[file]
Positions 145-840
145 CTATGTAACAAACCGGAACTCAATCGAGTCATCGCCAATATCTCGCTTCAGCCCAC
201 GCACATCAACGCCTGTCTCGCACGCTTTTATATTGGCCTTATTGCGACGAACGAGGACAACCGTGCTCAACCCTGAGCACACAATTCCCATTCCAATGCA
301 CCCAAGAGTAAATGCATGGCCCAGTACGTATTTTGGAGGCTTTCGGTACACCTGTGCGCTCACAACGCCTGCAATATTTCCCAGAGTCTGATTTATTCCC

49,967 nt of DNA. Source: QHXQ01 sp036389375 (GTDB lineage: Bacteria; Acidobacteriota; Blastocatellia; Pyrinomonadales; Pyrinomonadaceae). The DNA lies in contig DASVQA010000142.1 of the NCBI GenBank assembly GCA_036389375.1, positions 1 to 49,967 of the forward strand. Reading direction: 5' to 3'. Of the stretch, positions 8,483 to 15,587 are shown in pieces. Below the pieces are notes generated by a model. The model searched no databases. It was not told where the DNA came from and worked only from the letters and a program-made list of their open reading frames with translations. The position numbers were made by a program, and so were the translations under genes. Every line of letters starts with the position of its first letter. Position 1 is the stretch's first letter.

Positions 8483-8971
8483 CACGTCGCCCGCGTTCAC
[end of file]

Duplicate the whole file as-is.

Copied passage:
Positions 145-840
145 CTATGTAACAAACCGGAACTCAATCGAGTCATCGCCAATATCTCGCTTCAGCCCAC
201 GCACATCAACGCCTGTCTCGCACGCTTTTATATTGGCCTTATTGCGACGAACGAGGACAACCGTGCTCAACCCTGAGCACACAATTCCCATTCCAATGCA
301 CCCAAGAGTAAATGCATGGCCCAGTACGTATTTTGGAGGCTTTCGGTACACCTGTGCGCTCACAACGCCTGCAATATTTCCCAGAGTCTGATTTATTCCC

49,967 nt of DNA. Source: QHXQ01 sp036389375 (GTDB lineage: Bacteria; Acidobacteriota; Blastocatellia; Pyrinomonadales; Pyrinomonadaceae). The DNA lies in contig DASVQA010000142.1 of the NCBI GenBank assembly GCA_036389375.1, positions 1 to 49,967 of the forward strand. Reading direction: 5' to 3'. Of the stretch, positions 8,483 to 15,587 are shown in pieces. Below the pieces are notes generated by a model. The model searched no databases. It was not told where the DNA came from and worked only from the letters and a program-made list of their open reading frames with translations. The position numbers were made by a program, and so were the translations under genes. Every line of letters starts with the position of its first letter. Position 1 is the stretch's first letter.

Positions 8483-8971
8483 CACGTCGCCCGCGTTCAC